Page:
UK PM Liz Truss meets fiscal watchdog in attempt to calm recession fears
Prime Minister Liz Truss and Chancellor Kwasi Kwarteng met with the OBR's Budget Responsibility Committee, including the Chair Richard Hughes, at No. 10 Downing Street, the UK Treasury said in a readout of Friday's important meeting
London: British Prime Minister Liz Truss and her finance minister Kwasi Kwarteng on Friday met the head of the country’s independent fiscal watchdog in an attempt to calm financial markets following a week of turmoil over the longer term fallout from the government’s one-week-old mini-budget.
The Office for Budget Responsibility (OBR) confirmed it would deliver an initial forecast to Chancellor Kwarteng next week after the talks. However, it ruled out the public release of its independent analysis and costing of the government’s fiscal policies before a detailed government fiscal review is scheduled for release on November 23.
“We are going to be providing the Chancellor with an update next Friday, and we will set up a timetable for our forecast process next week,” OBR Chair Richard Hughes told reporters after the meeting at Downing Street.
The OBR asserted that its analysis “will, as always, be based on our independent judgment about economic and fiscal prospects and the impact of the government’s policies”.
It follows widespread criticism of the government’s decision to not publish an OBR forecast alongside last week’s mini-budget, which experts believe could have avoided some of the turmoil in the financial markets over what was perceived as unfunded tax cuts to be paid for through large government borrowing.
This morning the Prime Minister Liz Truss and Chancellor Kwasi Kwarteng met with the OBR’s Budget Responsibility Committee, including the Chair Richard Hughes, at No. 10 Downing Street, the UK Treasury said in a readout of Friday’s important meeting.
They discussed the process for the upcoming economic and fiscal forecast, which will be published on November 23, and the economic and fiscal outlook. They agreed, as is usual, to work closely together throughout the forecast process and beyond, it said. The Prime Minister and Chancellor reaffirmed their commitment to the independent OBR and made clear that they value its scrutiny, it added.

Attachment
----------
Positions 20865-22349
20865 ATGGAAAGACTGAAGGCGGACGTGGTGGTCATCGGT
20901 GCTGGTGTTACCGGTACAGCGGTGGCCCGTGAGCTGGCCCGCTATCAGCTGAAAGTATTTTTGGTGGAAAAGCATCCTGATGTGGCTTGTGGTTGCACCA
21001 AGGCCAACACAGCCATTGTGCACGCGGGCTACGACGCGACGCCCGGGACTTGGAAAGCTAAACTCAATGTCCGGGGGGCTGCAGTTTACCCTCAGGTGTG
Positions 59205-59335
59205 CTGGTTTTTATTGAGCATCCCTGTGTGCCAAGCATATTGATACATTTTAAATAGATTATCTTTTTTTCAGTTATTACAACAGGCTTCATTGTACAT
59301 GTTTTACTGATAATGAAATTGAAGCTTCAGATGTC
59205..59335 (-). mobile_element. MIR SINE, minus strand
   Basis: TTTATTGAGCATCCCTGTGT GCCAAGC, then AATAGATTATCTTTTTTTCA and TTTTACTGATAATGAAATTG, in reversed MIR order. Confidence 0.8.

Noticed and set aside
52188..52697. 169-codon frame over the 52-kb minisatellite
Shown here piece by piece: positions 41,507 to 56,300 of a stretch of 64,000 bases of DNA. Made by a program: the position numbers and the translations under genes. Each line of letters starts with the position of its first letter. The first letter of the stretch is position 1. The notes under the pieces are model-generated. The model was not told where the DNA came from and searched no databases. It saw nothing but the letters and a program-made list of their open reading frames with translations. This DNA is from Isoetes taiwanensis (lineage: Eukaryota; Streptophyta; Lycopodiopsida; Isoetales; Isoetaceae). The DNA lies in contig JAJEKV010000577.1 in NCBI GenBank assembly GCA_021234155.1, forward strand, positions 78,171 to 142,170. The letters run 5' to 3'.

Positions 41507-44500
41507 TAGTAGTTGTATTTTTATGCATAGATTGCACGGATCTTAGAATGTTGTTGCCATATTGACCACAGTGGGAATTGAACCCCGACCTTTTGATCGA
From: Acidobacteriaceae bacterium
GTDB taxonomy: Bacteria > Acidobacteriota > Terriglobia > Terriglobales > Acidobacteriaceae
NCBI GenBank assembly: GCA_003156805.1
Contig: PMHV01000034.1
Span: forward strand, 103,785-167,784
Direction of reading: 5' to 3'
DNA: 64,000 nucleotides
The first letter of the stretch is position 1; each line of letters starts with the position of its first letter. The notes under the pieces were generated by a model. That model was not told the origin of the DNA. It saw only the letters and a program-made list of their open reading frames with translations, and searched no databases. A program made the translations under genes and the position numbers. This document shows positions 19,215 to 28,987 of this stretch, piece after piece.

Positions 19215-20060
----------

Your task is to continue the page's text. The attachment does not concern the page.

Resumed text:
The OBR was set up by the government in 2010 to provide independent analyses of the UK’s public finances.
It has a statutory requirement to provide two forecasts a year, and said it offered Kwarteng one on his first day as Chancellor earlier this month.
But the Chancellor reportedly did not commission one, and the lack of analysis on the measures outlined in his mini-budget financial statement is thought to have contributed to the chaos in the markets, which saw the pound tumble against the dollar, the Bank of England step in to buy the country’s long-term debt and the mortgage market withdraw lending offers to homebuyers.
The fallout continues to have political repercussions, with the Opposition Labour Party surging to record leads over the governing Conservative Party in multiple polls.
A YouGov/Times poll placed Labour 33 points ahead of the Tories, believed to be the largest lead for Labour in any recorded poll since 1998 when the-then Labour Prime Minister Tony Blair was enjoying his most popular phase in the country.
“Today’s statement will help deliver the long-term stability this country needs,” Sunak promised in a promotional video released ahead of the statement
Economic experts agree on the massive scale of the challenge, even as they hold out the prospect of a free trade agreement with India as a potential generator of much-needed economic growth
The move comes with the government moving more forcefully against China and its companies on security grounds. Last week it ordered a Chinese-owned firm to divest most of Newport Wafer Fab, Britain's biggest semiconductor maker